The Secretary has promulgated 74 Marketing Orders for particular milk marketing areas, Dairylea Cooperative, supra, 504 F.2d at 84, and readily admits that the shrinkage classification provided in Order 2 for the New York-New Jersey marketing area is unique. In all other marketing areas, a stated percentage, e.g., 2%, of the monthly inventory, is fixed as an upper limit of shrinkage which may be classified as Class II, regardless of use, and excess shrinkage, if any, is normally classified as Class I, regardless of use. In the New York-New Jersey marketing area, the 2% upper limit on Class II shrinkage still applies, but that 2% must represent shrinkage of milk actually used in Class II. As in other areas, excess shrinkage is classified as Class I regardless of use.

 Because shrinkage in any reasonably efficient operation would appear not to exceed 2%, 33 F.R. 7194 (May 15, 1968), the regulatory scheme boils down to a simple economic fact for Oak Tree. Since it is exclusively a fluid milk processor in the New York-New Jersey marketing area, Oak Tree's plant loss cost is proportionately and markedly greater than it would be in any other marketing area. It is this disparity which forms the underlying basis for plaintiff's two-pronged attack on § 1002.42.


 Plaintiff raises two issues for review, both fairly and succinctly stated by defendant:


"(1) Whether the shrinkage provision of Order No. 2 is contrary to Section 608c (5) (A) of the Act because shrinkage has no 'use value' to a handler, thereby precluding the Secretary from classifying it as a Class I-A product under the Order, which classification is for the highest 'use value'; and


"(2) Whether the shrinkage provision of Order No. 2 is contrary to Sections 608c(4) and 608c(11) (C) of the Act, Section 8 of the Administrative Procedure Act (5 U.S.C. 557(b)) and Section 900.13a of the Rules of Practice and Procedure Governing Proceedings To Formulate Marketing Agreements and Marketing Orders (7 CFR 900.13a) because the Secretary failed to make required findings and conclusions that it was necessary to treat shrinkage differently under Order No. 2 than under other milk marketing orders." Def.'s Reply Brief at 2.

 The Secretary maintains that § 1002.42 is not contrary to the Act for either of these reasons.

 However, he urges preliminarily a different contention -- that neither of those issues was raised by plaintiff below, nor considered or ruled upon by the judicial officer, and may not be injected into this review proceeding, which is not a de novo fact-finding process. Lewes Dairy, Inc. v. Freeman, 401 F.2d 308, 315 (3 Cir. 1968), cert. denied, 394 U.S. 929, 89 S. Ct. 1187, 22 L. Ed. 2d 455 (1969); Abbotts Dairies Division of Fairmont Foods, Inc. v. Hardin, 351 F. Supp. 561, 566 (E.D. Pa. 1972); M. H. Renken Dairy Co. v. Wickard, 45 F. Supp. 332, 335 (E.D.N.Y. 1942); New York State Guernsey Breeders Co-op., Inc. v. Wallace, 28 F. Supp. 590, 592 (N.D.N.Y. 1939), aff'd, 141 F.2d 805 (2 Cir.), cert. denied, 323 U.S. 725, 65 S. Ct. 58, 89 L. Ed. 582 (1944). Plaintiff does not dispute the wisdom of deferring to agency expertise on questions of fact, but replies that the issues were raised below.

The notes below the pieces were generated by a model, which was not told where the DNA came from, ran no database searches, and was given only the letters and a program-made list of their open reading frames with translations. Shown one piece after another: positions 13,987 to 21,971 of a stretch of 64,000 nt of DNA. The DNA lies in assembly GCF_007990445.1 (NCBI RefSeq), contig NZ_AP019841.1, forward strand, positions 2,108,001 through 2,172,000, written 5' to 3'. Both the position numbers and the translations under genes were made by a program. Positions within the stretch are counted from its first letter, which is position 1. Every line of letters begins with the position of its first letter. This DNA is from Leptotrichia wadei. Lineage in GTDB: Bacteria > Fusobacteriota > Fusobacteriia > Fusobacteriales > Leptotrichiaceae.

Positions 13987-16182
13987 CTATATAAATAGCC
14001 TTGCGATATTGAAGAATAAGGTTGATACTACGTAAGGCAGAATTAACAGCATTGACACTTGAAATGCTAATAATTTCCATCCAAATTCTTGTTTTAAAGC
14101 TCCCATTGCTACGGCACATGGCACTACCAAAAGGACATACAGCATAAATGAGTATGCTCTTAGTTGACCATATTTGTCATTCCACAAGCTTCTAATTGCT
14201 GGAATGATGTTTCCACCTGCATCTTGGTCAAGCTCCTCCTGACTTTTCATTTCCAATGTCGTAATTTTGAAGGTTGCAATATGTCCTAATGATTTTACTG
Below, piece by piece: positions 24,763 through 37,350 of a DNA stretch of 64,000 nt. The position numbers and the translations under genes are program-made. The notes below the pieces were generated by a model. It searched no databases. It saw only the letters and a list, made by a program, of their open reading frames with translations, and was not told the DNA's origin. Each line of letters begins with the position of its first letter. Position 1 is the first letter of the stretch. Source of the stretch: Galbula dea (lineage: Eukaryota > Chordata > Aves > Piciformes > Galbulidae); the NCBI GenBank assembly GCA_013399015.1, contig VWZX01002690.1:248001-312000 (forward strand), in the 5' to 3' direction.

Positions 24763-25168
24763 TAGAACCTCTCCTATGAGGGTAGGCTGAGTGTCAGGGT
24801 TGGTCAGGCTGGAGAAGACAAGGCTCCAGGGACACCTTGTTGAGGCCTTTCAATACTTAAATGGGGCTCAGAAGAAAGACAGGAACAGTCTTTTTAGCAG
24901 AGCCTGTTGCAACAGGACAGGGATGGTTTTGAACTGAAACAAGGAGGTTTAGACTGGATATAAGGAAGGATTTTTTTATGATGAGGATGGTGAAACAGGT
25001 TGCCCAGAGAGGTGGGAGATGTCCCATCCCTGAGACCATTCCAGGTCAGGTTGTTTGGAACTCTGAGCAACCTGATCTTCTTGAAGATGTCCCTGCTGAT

The court's jurisdiction under § 608c(15) (B) is clearly limited to determining whether the Secretary's ruling is "in accordance with law." See New York State Guernsey Breeders' Co-op v. Wickard, supra, 141 F.2d 805. That is not to be read as a license to entertain legal questions at large without regard to the factual context in which issues were heard and decided. Due consideration for the language of § 608c(15) (B) must take into account both the Secretary's expertise in an area of complicated regulation, *fn6" and the fundamental doctrines of exhaustion, ripeness and primary jurisdiction which operate to delimit the scope and availability of judicial review of administrative action. The Supreme Court's language on this point is as appropriate to the complexities of milk marketing orders as it was to review of the Alaska Unemployment Compensation Law:


"A reviewing court usurps the agency's function when it sets aside the administrative determination upon a ground not theretofore presented and deprives the [agency] of an opportunity to consider the matter, make its ruling, and state the reasons for its action."

 Unemployment Compensation Commission of Alaska v. Aragon, 329 U.S. 143, 155, 91 L. Ed. 136, 67 S. Ct. 245 (1946); K. Davis, Administrative Law Text § 20.06 (3d ed. 1972).

 The administrative record in this case contains only fleeting and conclusory references to either of the issues sought to be adjudicated here. However, the deficiency is not entirely one-sided. Plaintiff did raise the findings issue in its final amended petition, but provided little, if any, amplification of the conclusory allegation that Order 2's differing treatment of shrinkage is not supported in the promulgation hearings by sufficient findings or evidence. There is, however, some uncertainty as to whether plaintiff could have done more than simply raise the question. *fn7" In any event, this claim is not answered on the merits by the Secretary, despite his obligation to rule "upon the prayer" of the petition. 7 U.S.C. § 608c(15) (A), n. 2 supra.